The Book of Lost Names by Kristin Harmel

Hardcover, 400 pages

Published July 21st 2020 by Gallery Books

Eva Traube Abrams, a semi-retired librarian in Florida, is shelving books one morning when her eyes lock on a photograph in a magazine lying open nearby. She freezes; it’s an image of a book she hasn’t seen in sixty-five years—a book she recognizes as The Book of Lost Names.

The accompanying article discusses the looting of libraries by the Nazis across Europe during World War II—an experience Eva remembers well—and the search to reunite people with the texts taken from them so long ago. The book in the photograph, an eighteenth-century religious text thought to have been taken from France in the waning days of the war, is one of the most fascinating cases. Now housed in Berlin’s Zentral- und Landesbibliothek library, it appears to contain some sort of code, but researchers don’t know where it came from—or what the code means. Only Eva holds the answer—but will she have the strength to revisit old memories and help reunite those lost during the war?

As a graduate student in 1942, Eva was forced to flee Paris after the arrest of her father, a Polish Jew. Finding refuge in a small mountain town in the Free Zone, she begins forging identity documents for Jewish children fleeing to neutral Switzerland. But erasing people comes with a price, and along with a mysterious, handsome forger named Rémy, Eva decides she must find a way to preserve the real names of the children who are too young to remember who they really are. The records they keep in The Book of Lost Names will become even more vital when the resistance cell they work for is betrayed and Rémy disappears.

An engaging and evocative novel reminiscent of The Lost Girls of Paris and The Alice NetworkThe Book of Lost Names is a testament to the resilience of the human spirit and the power of bravery and love in the face of evil. 

Down Among the Sticks and Bones (Wayward Children #2)

by Seanan McGuire

Hardcover, 187 pages

Published June 13th 2017 by Tor.com

Twin sisters Jack and Jill were seventeen when they found their way home and were packed off to Eleanor West’s Home for Wayward Children.

This is the story of what happened first…

Jacqueline was her mother’s perfect daughter—polite and quiet, always dressed as a princess. If her mother was sometimes a little strict, it’s because crafting the perfect daughter takes discipline.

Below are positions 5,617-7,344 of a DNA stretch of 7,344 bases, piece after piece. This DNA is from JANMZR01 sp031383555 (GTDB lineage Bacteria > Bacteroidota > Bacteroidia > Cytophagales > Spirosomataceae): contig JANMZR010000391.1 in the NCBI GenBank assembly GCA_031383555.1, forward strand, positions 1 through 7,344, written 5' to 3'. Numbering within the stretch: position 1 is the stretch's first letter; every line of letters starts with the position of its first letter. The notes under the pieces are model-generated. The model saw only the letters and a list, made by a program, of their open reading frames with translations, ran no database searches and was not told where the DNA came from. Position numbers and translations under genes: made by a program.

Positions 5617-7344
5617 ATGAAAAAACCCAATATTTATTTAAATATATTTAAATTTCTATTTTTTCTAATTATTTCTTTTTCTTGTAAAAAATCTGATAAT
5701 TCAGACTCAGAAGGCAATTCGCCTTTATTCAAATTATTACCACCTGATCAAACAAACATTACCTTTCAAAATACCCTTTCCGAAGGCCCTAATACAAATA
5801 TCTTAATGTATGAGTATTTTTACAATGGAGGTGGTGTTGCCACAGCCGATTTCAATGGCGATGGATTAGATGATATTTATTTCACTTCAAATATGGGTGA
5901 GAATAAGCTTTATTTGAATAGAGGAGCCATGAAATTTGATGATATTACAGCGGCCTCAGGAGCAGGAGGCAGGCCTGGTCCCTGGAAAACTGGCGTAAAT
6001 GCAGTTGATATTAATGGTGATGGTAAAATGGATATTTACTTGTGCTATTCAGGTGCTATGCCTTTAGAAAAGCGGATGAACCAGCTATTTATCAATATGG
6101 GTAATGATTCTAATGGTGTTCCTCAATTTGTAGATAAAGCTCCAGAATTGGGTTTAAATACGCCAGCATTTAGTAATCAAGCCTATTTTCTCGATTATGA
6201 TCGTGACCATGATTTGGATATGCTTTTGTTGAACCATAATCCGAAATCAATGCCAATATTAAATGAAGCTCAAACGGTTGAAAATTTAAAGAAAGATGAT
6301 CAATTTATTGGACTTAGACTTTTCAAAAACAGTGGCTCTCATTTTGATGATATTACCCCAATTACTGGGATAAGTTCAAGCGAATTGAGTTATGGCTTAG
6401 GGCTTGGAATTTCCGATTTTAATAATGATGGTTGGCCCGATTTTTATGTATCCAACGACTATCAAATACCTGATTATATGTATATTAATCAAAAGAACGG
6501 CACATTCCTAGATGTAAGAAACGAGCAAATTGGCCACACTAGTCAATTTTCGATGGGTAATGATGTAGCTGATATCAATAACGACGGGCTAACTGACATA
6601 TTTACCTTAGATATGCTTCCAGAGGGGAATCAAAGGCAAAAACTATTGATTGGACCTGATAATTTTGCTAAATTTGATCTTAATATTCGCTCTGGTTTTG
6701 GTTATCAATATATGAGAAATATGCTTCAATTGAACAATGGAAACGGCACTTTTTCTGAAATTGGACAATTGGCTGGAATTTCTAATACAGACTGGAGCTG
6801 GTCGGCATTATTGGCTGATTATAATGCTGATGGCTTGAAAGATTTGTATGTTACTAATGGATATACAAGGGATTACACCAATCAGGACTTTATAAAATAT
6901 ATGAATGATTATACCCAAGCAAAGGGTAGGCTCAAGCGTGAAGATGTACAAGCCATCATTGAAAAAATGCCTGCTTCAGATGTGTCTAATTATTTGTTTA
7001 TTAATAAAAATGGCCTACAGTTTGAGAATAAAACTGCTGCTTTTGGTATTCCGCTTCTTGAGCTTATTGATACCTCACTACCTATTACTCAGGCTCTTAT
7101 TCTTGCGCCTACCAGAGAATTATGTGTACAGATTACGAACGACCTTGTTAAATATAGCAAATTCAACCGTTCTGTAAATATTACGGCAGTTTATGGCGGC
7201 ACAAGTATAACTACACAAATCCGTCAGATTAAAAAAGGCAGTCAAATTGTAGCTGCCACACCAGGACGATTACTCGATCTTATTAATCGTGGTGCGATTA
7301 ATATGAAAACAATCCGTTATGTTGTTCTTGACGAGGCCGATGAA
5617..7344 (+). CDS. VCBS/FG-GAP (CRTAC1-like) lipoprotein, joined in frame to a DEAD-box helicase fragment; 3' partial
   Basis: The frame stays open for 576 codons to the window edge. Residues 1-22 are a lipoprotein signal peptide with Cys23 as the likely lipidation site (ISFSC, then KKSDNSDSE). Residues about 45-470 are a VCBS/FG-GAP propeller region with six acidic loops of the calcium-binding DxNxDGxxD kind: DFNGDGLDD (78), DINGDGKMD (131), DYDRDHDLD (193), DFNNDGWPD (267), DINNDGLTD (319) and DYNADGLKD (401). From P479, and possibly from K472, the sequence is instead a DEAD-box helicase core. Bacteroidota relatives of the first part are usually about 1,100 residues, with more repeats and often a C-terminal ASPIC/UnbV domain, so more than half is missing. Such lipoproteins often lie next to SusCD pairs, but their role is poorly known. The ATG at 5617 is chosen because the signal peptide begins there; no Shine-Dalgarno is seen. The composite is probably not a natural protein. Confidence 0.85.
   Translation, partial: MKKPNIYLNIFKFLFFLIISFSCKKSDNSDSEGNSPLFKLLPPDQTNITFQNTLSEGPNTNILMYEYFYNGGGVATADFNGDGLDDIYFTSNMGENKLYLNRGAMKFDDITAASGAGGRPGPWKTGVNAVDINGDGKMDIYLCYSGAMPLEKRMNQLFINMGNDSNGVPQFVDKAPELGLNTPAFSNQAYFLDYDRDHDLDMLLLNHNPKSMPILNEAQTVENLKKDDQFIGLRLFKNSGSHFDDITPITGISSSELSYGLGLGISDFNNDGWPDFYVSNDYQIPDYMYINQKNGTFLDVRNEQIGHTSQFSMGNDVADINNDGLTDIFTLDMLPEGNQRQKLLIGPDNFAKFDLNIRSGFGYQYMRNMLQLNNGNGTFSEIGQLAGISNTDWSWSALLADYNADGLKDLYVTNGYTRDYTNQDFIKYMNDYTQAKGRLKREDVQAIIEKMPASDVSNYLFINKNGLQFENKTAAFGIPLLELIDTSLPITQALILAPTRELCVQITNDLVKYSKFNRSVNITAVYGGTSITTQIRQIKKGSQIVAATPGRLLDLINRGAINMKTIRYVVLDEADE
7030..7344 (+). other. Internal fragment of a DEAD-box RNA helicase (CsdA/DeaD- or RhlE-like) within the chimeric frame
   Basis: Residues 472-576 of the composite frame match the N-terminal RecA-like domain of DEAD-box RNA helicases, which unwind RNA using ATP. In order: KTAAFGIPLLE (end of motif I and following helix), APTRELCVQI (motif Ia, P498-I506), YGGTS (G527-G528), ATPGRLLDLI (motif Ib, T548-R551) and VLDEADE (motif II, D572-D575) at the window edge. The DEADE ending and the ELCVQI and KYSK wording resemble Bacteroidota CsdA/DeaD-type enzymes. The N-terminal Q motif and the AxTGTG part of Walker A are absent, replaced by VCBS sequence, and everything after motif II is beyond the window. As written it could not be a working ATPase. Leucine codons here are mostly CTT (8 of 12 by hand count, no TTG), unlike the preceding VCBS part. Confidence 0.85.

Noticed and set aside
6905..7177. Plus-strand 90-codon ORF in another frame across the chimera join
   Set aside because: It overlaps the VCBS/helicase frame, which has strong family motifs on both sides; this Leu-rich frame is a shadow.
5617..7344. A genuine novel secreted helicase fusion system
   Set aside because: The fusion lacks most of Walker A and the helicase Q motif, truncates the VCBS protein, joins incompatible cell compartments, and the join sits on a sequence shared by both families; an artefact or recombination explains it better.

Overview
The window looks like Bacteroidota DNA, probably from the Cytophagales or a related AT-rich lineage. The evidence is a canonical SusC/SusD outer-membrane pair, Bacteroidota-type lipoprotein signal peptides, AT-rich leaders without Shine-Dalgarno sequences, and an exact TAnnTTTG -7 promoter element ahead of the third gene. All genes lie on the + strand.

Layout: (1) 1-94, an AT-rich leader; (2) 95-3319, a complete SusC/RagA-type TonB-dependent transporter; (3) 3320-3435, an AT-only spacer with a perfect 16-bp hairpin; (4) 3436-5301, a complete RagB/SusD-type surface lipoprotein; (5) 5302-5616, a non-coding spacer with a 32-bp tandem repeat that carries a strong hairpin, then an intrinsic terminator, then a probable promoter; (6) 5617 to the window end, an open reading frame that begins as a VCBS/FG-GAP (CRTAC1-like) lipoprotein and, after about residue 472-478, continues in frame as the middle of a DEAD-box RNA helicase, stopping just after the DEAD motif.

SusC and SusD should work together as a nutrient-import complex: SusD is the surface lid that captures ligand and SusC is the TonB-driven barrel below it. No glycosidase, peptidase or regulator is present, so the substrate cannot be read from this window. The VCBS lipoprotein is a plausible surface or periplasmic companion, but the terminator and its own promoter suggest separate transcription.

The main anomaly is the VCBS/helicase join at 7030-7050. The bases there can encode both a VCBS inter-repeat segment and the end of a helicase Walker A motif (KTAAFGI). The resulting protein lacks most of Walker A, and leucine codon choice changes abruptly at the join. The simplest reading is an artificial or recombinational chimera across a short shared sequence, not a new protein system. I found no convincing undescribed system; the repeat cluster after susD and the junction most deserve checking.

Jillian was her father’s perfect daughter—adventurous, thrill-seeking, and a bit of a tom-boy. He really would have preferred a son, but you work with what you’ve got.

They were five when they learned that grown-ups can’t be trusted.

They were twelve when they walked down the impossible staircase and discovered that the pretense of love can never be enough to prepare you a life filled with magic in a land filled with mad scientists and death and choices.

To Sleep in a Sea of Stars is a brand-new epic novel from New York Times bestselling author Christopher Paolini.

Kira Navárez dreamed of life on new worlds.

Now she’s awakened a nightmare.

During a routine survey mission on an uncolonized planet, Kira finds an alien relic. At first she’s delighted, but elation turns to terror when the ancient dust around her begins to move.

As war erupts among the stars, Kira is launched into a galaxy-spanning odyssey of discovery and transformation. First contact isn’t at all what she imagined, and events push her to the very limits of what it means to be human.

While Kira faces her own horrors, Earth and its colonies stand upon the brink of annihilation. Now, Kira might be humanity’s greatest and final hope . . .”

Cover Crush: Little Deadly Secrets by Pamela Crane

The Cover: I like the blend of the different shades of pinks and the way the flower is positioned on the cover gives a dramatic feel. One may ask, “How did the flower come to be laid out that way and why?” Interesting color choices for such a premise! Maybe that is the point…

The Story: Everyone holds secrets. Some secrets are more serious than others. In this story it looks like the unimaginable secret between even the best of friendships. Sounds like a good thriller to me! -Stephanie Hopkins

About the Book:

Little Deadly Secrets by Pamela Crane

Paperback, 384 pages
Published August 18th 2020 by William Morrow Paperbacks
From USA Today bestselling author Pamela Crane comes an addictively readable domestic suspense novel…

Mackenzie, Robin, and Lily have been inseparable forever, sharing life’s ups and downs and growing even closer as the years have gone by. They know everything about each other. Or so they believe.

Nothing could come between these three best friends . . .

Except for a betrayal.

Nothing could turn them against each other . . .

Except for a terrible past mistake.

Nothing could tear them apart . . .

Except for murder.